- Policy Analysis
- Policy Focus 158
Reclamation: A Cultural Policy for Arab-Israeli Partnership
A new opportunity has emerged to roll back generations of antisemitic and rejectionist messaging in Arab media, mosques, and schools. It stems from the convergence of interests between Israel and Arab powers, a youthful Arab grassroots trend in favor of a “peace between peoples,” and new Israeli and American Jewish capacities to engage Arab public discussions from the outside in. But prospects for change remain severely constrained: In addition to the effects of the Israeli-Palestinian stalemate, the legacy of antisemitic brainwashing endures in many Arab institutions and draws further energy from Iranian and jihadist information operations. Meanwhile, proponents of a positive shift lack coordination, planning, and adequate support.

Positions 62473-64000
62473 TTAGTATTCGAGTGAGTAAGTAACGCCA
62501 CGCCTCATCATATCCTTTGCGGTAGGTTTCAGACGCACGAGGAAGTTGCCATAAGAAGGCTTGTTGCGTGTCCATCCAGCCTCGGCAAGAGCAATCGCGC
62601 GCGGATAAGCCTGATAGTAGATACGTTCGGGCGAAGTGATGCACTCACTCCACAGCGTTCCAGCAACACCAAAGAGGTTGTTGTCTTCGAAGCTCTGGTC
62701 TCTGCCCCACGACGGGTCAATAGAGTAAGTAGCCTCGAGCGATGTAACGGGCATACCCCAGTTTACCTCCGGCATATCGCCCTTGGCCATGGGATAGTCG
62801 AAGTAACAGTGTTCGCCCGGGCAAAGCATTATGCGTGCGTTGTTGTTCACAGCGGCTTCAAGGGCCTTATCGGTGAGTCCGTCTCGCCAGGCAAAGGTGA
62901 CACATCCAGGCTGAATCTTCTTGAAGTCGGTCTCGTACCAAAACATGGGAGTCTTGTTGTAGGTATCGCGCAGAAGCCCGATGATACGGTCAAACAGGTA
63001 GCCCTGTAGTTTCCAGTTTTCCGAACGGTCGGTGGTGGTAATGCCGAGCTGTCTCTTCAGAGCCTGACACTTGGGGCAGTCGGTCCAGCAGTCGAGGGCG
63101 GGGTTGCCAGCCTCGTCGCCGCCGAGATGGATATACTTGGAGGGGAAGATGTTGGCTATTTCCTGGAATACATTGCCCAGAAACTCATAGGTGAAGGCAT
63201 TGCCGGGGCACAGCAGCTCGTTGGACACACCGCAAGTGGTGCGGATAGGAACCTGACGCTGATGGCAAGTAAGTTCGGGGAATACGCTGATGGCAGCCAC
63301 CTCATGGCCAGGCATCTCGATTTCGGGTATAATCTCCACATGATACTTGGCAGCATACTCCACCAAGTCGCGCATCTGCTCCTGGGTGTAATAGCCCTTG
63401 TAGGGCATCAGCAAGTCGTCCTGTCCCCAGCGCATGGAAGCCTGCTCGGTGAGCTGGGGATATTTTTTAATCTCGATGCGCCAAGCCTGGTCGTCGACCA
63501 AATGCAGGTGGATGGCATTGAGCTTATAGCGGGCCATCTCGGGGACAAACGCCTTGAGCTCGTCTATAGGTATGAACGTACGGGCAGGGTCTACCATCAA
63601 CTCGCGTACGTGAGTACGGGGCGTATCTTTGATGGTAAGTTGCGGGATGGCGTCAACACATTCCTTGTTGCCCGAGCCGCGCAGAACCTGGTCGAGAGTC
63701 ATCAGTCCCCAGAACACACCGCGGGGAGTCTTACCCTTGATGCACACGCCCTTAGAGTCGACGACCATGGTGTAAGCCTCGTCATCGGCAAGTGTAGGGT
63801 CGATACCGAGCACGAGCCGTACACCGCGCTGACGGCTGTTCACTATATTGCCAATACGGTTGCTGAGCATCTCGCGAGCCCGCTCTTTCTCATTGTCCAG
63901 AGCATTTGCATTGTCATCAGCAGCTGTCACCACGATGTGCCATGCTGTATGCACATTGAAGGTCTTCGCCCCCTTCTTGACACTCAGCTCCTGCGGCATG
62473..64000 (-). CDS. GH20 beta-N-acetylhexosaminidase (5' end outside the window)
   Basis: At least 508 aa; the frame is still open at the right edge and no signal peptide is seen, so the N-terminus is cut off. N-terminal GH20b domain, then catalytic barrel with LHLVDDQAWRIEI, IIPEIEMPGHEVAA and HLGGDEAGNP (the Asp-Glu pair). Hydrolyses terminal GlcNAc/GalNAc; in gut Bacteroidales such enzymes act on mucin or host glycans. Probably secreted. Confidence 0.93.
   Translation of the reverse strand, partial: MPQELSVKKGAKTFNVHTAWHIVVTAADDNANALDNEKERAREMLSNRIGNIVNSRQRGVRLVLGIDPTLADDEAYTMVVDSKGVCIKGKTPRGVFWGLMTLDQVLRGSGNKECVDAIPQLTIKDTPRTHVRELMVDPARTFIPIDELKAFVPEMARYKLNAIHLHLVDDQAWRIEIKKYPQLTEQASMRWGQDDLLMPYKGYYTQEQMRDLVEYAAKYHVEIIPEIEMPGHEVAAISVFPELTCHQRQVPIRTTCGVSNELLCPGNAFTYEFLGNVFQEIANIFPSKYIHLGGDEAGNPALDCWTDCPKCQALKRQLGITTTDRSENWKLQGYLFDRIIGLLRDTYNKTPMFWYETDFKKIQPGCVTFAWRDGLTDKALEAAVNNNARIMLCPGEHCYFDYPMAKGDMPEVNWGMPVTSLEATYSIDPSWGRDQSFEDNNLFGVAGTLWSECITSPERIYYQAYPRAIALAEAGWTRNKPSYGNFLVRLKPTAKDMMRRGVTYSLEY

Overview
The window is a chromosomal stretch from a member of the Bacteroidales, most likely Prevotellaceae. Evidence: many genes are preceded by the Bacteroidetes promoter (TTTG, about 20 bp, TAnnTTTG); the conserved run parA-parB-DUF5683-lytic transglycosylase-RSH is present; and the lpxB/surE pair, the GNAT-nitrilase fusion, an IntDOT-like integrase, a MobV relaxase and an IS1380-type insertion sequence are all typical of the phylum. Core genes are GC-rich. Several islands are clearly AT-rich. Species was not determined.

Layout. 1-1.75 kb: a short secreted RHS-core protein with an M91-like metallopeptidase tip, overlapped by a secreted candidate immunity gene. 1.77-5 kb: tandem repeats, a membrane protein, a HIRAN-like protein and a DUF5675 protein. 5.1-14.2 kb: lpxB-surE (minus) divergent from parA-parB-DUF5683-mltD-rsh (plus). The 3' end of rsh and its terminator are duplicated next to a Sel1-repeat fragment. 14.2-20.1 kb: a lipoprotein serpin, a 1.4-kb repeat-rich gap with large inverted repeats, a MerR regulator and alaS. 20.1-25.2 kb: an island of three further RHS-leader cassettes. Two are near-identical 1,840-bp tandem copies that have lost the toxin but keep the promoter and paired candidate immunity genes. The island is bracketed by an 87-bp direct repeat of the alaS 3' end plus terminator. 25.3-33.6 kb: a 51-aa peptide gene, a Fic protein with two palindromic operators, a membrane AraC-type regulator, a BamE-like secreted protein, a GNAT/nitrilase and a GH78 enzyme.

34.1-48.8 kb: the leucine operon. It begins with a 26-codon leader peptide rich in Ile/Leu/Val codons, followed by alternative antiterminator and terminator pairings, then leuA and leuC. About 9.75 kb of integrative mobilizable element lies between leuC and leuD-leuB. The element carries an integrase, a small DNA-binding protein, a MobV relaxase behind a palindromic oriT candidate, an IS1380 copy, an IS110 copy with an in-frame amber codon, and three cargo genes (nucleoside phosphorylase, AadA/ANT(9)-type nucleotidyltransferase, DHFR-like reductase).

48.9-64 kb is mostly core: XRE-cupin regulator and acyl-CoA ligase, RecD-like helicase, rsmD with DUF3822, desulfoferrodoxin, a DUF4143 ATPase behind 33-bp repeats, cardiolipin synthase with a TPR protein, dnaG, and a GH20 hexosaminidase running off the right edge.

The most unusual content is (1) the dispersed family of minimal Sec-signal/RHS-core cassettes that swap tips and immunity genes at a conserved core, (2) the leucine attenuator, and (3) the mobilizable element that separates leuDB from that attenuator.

In Reclamation: A Cultural Policy for Arab-Israeli Partnership, Joseph Braude documents the opportunity as well as the obstacles, and then proposes a strategy to accelerate progress. He explains how to engage Arab allies in a coordinated communications reform effort, support independent Arab champions of civil relations with Israel and Jews, expand the “outside-in” capacities, and degrade Iranian and jihadist channels of indoctrination within the region.
Joseph Braude is an expert on the nexus of culture and politics in Arab societies and an active presence in the region’s media and policy debates. A senior fellow at the Foreign Policy Research Institute and senior advisor to the Al-Mesbar Center for Studies and Research in Dubai, he studied Near Eastern languages at Yale and Arabic and Islamic history at Princeton. He developed his Arabic to broadcast quality over a seven-year stint on Moroccan national radio and added Persian to his Arabic and Hebrew as a graduate student at the University of Tehran.
Braude’s four books include a prescription for post-Saddam institution building in Iraq (The New Iraq, Basic Books, 2003), a study of crime and punishment in Casablanca (The Honored Dead, Random House, 2011), and an assessment of prospects to foster liberal social trends through Arab media (Broadcasting Change, Rowman & Littlefield, 2018). This publication marks the author’s first step in establishing the Center for Peace Communications.